Every Wednesday

Every Wednesday I will post something about grief. Sometimes it will be a reflection on an aspect of grief’s landscape. Now and then I will share from my own journey of grief, because in the sharing of our stories we find strength and build a community of people that support one another.

Wednesday, June 22, 2016

Broken Like Pottery

Death breaks us like pottery. Grief is what we do with the pieces.

We can remain broken and conclude that this is our new reality. By doing so, we honor the relationship we had with the one who died. It is saying that this relationship was so important that we do not want to change anything and risk losing what we have left. We want to sit and savor it. We may feel that nothing outside this relationship matters.

For a time we need to be broken. We need to experience our brokenness without trying to fix it, as my friend Megan says. We need to acknowledge that right now we are not okay. We need to feel the cold breath of death.

We are no longer whole. Fracture lines appear throughout us. Yet these cracks in our protective shell are where the light is able to come through and reach our darkness. This is also how the compassion of others is able to reach the places where we are hurting.

There comes a time, though, when we find that we want to go on living. We begin picking up our pieces and assembling what we have left.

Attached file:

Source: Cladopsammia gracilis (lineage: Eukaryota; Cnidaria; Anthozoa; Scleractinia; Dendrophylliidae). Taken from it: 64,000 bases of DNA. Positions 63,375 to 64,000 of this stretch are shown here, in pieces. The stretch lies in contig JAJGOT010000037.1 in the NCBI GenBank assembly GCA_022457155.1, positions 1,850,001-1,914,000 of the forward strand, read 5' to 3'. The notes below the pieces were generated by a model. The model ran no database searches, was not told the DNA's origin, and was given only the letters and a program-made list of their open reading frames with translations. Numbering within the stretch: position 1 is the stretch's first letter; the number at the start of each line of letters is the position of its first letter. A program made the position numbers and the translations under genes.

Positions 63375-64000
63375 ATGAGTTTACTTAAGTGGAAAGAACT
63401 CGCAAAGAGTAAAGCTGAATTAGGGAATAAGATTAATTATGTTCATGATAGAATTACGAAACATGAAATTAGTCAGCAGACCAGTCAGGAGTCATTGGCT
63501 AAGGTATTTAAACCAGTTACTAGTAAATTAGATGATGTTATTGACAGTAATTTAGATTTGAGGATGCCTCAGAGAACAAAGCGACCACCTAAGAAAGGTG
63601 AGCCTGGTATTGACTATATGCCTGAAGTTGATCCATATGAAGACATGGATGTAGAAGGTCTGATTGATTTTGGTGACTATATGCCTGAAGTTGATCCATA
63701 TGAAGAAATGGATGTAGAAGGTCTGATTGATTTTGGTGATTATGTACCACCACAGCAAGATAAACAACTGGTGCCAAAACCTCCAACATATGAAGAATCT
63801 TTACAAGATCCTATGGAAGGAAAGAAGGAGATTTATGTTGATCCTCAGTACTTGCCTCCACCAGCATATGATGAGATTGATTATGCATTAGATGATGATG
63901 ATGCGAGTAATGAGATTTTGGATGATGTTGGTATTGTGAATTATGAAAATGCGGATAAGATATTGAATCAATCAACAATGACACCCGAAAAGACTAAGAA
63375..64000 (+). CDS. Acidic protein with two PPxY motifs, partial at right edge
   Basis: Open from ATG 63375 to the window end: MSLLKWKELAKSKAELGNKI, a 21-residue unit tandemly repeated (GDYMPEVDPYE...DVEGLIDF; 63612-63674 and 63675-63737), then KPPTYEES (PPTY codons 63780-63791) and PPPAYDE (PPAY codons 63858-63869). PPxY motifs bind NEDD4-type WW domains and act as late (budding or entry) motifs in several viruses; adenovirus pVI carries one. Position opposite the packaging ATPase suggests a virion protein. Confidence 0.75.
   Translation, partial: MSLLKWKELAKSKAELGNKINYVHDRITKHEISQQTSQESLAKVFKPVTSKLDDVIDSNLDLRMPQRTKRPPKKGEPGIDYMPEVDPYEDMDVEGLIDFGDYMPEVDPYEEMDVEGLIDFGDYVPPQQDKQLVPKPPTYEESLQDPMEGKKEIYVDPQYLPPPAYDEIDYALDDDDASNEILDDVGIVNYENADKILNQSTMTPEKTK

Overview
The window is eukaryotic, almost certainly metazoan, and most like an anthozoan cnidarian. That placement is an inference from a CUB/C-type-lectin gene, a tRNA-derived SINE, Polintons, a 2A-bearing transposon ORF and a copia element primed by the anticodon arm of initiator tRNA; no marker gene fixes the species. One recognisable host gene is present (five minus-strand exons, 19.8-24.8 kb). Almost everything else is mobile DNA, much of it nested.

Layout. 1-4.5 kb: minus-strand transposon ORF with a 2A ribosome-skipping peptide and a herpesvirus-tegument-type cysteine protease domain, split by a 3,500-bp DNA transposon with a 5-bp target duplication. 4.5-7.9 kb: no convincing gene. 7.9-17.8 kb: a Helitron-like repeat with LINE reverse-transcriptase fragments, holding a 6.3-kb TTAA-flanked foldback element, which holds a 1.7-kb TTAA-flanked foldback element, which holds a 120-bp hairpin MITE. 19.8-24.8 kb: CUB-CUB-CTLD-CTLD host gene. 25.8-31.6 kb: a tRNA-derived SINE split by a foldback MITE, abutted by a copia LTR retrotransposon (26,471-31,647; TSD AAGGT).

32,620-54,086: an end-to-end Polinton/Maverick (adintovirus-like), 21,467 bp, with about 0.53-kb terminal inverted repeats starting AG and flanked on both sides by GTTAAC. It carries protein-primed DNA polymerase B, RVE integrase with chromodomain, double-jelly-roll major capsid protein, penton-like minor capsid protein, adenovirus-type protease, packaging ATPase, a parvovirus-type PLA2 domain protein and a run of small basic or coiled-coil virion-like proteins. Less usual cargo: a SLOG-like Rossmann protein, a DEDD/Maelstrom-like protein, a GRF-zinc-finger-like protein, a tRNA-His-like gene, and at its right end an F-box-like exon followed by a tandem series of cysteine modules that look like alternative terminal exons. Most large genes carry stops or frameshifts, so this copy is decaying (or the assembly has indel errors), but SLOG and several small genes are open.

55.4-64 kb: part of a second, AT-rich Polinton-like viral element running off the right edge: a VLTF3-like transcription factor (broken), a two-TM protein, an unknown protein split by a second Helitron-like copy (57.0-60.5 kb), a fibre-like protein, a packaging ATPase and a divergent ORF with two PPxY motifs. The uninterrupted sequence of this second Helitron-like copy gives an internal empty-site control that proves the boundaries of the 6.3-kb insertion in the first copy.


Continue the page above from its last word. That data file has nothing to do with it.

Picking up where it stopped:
The love of others is the resin that holds our shattered pieces together.

Yet, no matter how skillfully the repairs are done, our cracks are still evident, if not to our eyes, then to our fingertips as we stroke the surface.

In the Japanese art of kintsugi, cracks in valuable pottery are repaired with a resin that includes precious metals like gold, silver, or platinum that accent the cracks. It is honoring the experiences of grief rather than trying to hide them away.

Cracks in pottery are like the lines on the weathered faces of our elders — wisdom lines, laugh lines, and the lines left by sorrow and hardship. The lines on our hearts are maps of our journeys.

Being broken and repaired is part of living a life of the heart.

The cracks affirm that death is part of everyone’s life, that outside forces sometimes control us, that grief is forever part of us, and that life continues to go on despite death.

We may feel strong, yet even a granite mountain that rises into the sky has fractures. Molten magma seeps into the cracks, bonds the places that are weak, and makes the mountain stronger.

I am more valuable to others now because I have been broken, because grief has taught me to see where others are broken, and taught me how to offer them the compassion I have received from others.

A face without lines is an empty canvas.
A heart that has not been broken does not understand the strength of love.

Eyes not softened with sorrow hold only surface wisdom.

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